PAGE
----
Hot on the heels of the news that Saarinen’s TWA terminal at JFK, defunct for the past 16 years, is successfully embracing its jet-set past and being transformed into a hotel complete with martini bar and that 1960s vibe, above, reports that Marcel Breuer’s Pirelli building, below, in New Haven, Connecticut, may be similarly developed, is good news indeed. In a throw-away society, when buildings are often considered as disposable as the products by the IKEA store that owns the Breuer building, it is refreshing to see that there is a growing movement towards adaptable re-use of our modernist heritage.
Marcel Breuer’s legacy is still evident in this part of Connecticut with surviving homes such as Donald N. Clarke House in Orange and 628 West Rd in New Canaan, that was actually Marcel Breuer’s own home. His non-residential, less-local buildings include UNESCO’s headquarters in Paris and Atlanta Central Library (1980) Georgia. Whilst Breuer’s most well-know building is probably the granite-clad striking Manhattan’s Met Breuer, below, (originally the Whitney Museum, completed in 1966), the fact that he was teaching at Harvard and one of the members of the Harvard Five, asserts his rightful place in architectural history.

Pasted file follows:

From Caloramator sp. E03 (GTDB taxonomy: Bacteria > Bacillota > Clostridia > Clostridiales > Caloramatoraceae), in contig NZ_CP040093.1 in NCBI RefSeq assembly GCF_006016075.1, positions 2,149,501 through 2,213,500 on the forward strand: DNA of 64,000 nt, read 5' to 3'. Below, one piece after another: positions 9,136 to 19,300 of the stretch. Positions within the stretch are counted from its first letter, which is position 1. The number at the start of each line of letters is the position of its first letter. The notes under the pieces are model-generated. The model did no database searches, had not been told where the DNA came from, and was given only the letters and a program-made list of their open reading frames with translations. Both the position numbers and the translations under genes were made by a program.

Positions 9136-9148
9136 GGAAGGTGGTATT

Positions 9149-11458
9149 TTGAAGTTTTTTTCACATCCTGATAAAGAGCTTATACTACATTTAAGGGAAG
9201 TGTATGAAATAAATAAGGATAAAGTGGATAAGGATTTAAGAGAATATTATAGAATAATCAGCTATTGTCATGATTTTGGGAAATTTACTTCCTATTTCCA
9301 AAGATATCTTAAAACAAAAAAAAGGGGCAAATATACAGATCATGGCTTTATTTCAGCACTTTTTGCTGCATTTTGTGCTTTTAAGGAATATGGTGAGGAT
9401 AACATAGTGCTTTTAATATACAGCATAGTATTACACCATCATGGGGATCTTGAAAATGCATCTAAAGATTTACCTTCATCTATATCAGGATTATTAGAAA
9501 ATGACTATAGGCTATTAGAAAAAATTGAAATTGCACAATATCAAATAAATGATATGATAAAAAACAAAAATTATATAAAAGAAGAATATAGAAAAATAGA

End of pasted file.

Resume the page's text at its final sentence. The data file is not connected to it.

Ironically, Breuer may be better remembered as the teacher of Philip Johnson, whose Glass House, below, brought European modernism to the US , heralding the introduction of the International Style architecture to the Connecticut residential vernacular.
Despite the inspiration for the Glass House, above, being credited to Mies Van der Rohe’s Farnsworth House, Johnson’s iconic home is rapidly approaching its 70 year anniversary and is still considered one of the finest examples of modern architecture, with its innovative use of glass and steel and its integration into the landscape. Though it has the privileged distinction of being designated a National Historic Landmark in 1997 and is now owned by the National Trust for Historic Preservation, many of Breuer’s buildings lack that protection. Let us hope that his Pirelli building will avoid demolition by joining the ranks of these other modernist masterpieces, recognised for their architectural integrity, ingenuity and for some, adaptability.